It's worth noting that the Mowry twins had some pretty enviable 90s fashion. Check out the following clip from the premiere episode and try telling me your heart doesn't flutter faintly with desire at the sight of their distinctly 90s getups. Flannel pajamas? Crochet sleeves? Floral vest? Crewneck maroon sweatshirt with mock turtleneck underneath? It's enough to make me want to dig through my 90s childhood closet and pull on that very same denim Blossom-style hat. For the record, I also had it in velvet. Don't be jealous.
In typical twin fashion, many of the show's story arcs involved switcharoo schemes. Tamera begs Tia to take a test in her place. Tamera implores Tia to go on her date to save face on her devastating pimple. Tia and Tamera try to play both sisters and hold down four jobs between the two of them. Sister, Sister pulls out every sitcom standard in the book, from cheesy dream sequences to the requisite Hawaiian vacation. From time to time the show dips into Very Special territory, such as when Lisa suspects the girls are smoking cigarettes to a near-brush in with a potential online predator. Even with the occasional after-school special themes, the show maintained its sense of humor and resisted the temptation to go all Lifetime Movie on its viewers.
Sister, Sister also had a revolving door of minor characters, the most consistent being their irritating neighbor, Roger. Nerdy Roger had an unrelenting crush on both girls throughout the majority of the show's seasons, though he mysteriously disappears without mention after the fifth season. He appears only a handful of times in the sixth season, presumably because we got bored of his antics. Marque Houston, the actor who plays Roger, was a member of R&B singing group Immature (aka IMx), so from time to time he would grace us with a song:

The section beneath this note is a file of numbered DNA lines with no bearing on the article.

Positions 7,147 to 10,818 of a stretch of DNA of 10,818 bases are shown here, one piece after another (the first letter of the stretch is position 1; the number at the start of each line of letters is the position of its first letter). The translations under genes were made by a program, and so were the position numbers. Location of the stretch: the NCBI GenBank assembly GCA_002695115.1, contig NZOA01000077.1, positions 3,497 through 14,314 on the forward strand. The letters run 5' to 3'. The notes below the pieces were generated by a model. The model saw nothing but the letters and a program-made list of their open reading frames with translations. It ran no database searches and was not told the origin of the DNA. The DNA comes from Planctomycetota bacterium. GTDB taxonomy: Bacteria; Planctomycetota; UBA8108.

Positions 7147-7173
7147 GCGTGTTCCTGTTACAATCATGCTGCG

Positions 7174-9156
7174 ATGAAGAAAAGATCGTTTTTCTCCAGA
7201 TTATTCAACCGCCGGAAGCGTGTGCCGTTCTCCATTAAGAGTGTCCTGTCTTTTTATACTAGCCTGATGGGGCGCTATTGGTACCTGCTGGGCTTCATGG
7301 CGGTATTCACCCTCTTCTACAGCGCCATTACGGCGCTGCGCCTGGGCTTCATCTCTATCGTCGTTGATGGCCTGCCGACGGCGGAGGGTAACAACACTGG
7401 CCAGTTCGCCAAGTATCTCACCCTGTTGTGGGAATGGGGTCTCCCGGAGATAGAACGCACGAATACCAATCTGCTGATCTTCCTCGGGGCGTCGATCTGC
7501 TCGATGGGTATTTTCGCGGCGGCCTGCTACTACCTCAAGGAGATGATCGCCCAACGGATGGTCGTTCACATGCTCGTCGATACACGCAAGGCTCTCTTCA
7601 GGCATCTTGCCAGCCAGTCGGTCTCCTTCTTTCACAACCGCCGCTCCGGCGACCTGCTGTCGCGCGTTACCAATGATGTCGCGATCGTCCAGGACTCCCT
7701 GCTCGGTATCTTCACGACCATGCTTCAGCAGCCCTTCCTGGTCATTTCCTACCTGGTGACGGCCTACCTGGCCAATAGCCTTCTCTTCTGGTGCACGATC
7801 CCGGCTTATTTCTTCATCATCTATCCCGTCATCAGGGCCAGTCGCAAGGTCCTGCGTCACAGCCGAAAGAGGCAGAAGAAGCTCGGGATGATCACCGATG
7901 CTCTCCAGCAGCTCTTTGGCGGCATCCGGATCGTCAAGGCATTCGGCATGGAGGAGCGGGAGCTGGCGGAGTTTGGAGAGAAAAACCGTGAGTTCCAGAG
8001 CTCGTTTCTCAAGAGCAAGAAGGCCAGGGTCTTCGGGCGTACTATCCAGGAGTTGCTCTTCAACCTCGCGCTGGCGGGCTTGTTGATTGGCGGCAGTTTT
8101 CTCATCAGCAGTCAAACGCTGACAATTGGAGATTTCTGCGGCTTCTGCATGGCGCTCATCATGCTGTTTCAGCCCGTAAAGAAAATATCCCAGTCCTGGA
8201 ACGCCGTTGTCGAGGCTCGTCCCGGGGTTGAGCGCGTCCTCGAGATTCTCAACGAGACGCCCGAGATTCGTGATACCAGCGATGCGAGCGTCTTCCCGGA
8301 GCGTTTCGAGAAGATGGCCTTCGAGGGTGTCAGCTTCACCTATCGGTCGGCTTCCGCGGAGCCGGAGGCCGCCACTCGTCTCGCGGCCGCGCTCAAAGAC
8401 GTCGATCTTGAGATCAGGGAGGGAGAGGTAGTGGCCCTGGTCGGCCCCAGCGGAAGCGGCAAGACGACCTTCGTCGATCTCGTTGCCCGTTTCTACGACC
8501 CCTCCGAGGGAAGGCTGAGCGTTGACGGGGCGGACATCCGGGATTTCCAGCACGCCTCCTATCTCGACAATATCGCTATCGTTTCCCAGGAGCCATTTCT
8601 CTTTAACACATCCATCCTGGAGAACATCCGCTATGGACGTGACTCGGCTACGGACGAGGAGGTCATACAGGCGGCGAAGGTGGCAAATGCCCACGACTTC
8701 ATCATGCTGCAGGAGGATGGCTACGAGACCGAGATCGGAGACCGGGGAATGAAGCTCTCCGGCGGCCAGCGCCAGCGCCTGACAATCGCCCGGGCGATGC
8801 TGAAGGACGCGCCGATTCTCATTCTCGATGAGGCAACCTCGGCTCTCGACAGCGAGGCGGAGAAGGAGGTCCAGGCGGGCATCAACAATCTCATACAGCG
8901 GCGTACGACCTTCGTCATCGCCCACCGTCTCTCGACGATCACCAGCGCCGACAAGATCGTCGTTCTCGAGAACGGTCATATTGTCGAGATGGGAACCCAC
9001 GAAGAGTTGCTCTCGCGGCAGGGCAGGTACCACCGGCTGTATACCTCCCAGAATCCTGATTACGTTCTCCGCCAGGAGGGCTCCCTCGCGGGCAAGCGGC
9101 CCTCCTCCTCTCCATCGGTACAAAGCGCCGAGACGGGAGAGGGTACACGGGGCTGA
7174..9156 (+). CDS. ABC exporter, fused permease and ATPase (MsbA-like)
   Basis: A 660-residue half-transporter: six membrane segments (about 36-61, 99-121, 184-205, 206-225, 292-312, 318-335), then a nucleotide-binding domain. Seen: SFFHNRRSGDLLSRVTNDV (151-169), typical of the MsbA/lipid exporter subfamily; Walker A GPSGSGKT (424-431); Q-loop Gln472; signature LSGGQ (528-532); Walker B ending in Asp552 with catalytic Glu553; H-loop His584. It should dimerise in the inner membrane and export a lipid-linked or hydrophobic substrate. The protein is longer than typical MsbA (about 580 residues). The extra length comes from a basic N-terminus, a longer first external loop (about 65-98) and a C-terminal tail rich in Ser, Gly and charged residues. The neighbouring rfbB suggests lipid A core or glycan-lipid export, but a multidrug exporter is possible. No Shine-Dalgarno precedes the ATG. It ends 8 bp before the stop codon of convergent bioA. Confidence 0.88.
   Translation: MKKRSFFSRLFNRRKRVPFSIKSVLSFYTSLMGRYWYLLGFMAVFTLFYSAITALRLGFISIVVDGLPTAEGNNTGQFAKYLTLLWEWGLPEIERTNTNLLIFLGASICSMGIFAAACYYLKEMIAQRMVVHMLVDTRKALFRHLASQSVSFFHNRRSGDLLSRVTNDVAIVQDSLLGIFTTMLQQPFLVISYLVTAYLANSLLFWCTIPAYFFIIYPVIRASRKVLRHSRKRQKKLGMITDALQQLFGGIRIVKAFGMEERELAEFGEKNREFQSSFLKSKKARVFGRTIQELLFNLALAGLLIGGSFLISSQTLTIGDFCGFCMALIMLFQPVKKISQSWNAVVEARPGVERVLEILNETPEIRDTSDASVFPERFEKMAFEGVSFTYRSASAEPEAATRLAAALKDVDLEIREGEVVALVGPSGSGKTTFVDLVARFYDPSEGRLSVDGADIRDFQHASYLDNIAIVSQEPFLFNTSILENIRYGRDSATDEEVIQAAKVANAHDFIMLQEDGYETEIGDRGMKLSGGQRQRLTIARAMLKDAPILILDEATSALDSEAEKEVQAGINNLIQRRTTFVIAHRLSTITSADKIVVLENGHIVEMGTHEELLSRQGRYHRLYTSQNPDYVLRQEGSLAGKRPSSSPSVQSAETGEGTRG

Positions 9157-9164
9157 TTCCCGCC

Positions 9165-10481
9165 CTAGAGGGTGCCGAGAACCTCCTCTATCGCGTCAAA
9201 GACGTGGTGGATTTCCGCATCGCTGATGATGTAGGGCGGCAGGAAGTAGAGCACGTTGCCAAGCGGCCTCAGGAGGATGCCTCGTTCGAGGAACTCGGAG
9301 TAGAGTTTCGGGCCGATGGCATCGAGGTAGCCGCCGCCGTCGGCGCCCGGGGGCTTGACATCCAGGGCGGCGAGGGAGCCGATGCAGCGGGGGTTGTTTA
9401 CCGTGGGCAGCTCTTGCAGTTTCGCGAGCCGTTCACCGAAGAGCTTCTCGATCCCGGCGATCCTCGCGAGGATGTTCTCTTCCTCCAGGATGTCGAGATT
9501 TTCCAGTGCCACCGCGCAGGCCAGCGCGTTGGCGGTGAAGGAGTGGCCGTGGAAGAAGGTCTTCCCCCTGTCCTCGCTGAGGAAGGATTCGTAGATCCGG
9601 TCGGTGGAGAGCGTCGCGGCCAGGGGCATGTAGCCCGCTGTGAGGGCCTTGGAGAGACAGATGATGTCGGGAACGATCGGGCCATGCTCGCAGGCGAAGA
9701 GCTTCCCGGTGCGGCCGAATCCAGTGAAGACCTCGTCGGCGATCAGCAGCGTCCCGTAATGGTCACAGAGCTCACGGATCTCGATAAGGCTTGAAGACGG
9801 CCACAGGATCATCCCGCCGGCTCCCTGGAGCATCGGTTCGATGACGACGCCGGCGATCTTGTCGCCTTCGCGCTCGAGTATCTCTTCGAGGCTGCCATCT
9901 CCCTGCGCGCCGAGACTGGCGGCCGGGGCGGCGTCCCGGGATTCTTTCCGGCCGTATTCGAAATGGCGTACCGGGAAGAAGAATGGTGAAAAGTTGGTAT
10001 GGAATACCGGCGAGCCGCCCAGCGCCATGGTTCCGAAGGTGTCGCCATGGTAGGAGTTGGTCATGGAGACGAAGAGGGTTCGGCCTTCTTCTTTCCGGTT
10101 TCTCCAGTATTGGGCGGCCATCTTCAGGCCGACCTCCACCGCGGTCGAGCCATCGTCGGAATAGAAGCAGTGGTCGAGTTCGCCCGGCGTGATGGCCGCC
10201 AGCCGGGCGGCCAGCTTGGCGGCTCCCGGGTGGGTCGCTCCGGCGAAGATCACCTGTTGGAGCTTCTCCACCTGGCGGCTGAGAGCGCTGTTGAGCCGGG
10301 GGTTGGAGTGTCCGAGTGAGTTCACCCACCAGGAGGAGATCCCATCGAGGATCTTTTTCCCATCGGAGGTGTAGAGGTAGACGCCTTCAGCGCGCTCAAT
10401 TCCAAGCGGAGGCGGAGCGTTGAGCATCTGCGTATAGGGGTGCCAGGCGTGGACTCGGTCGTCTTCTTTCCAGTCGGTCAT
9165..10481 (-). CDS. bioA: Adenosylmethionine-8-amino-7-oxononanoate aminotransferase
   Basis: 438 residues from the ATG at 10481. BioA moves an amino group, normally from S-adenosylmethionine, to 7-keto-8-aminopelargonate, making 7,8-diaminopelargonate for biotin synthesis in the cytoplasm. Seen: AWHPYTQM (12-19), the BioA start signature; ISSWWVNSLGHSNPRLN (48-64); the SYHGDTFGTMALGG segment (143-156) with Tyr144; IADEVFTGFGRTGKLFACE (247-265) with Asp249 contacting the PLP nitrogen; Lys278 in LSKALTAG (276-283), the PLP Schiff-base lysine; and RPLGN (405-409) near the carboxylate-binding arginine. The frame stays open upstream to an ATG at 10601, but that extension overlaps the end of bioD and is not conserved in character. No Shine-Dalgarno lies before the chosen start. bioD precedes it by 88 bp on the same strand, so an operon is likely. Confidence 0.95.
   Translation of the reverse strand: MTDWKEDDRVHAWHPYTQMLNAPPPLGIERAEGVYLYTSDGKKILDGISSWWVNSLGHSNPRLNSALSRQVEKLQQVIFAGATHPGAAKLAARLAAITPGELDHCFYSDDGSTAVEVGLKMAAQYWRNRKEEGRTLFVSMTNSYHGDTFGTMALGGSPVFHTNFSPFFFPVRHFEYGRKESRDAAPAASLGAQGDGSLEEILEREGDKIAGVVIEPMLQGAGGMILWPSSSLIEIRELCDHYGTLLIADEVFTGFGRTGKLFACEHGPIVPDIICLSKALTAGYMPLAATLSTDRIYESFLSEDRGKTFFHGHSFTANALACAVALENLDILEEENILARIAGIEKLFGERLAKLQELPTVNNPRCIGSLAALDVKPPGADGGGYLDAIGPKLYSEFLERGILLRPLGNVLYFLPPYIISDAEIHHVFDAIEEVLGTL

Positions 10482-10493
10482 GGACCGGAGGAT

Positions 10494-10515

Brittany Murphy and Bianca Lawson also have small recurring roles, as the girls' close friend and school nemesis respectively. Jeffersons' alum Sherman Helmsley shows up as "Soupy," Ray's flaky father. Of the recurring minor characters, I feel it necessary to give special recognition to Fred Willard as the bumbling high school vice principal. Really, Fred Willard is undistupably hilarious in every role. That guy's a comedic genius.
Over its six-year run, Sister, Sister also boasted an impressive and varied roster of guest stars. Kobe Bryant, Mya, Blackstreet, the Olsen Twins, and Kenan and Kel? Someone in casting was working hard. It's hard to imagine celebrities like RuPaul and Milton Berle being billed on the same project, but Sister, Sister made it happen.
Like most teen sitcoms, things got a bit shaky after the girls went off to college. A major prerequisite of a television teen comedy is its teenage stars, so as the Mowrys aged out of that demographic, the show gradually lost steam. There's an age threshold for when it's still cute to watch identical twins go on each other's dates; few viewers want to see grown women engaging in the same schemes they did as 14-year old girls. Regardless, Sister, Sister held it together for the most part without outwearing its welcome. Now, that it's out of syndication, however, there's a little Sister, Sister shaped void in our TV viewing lives. To paraphrase the eternally wise words of the show's theme, I never knew how much I'd miss ya.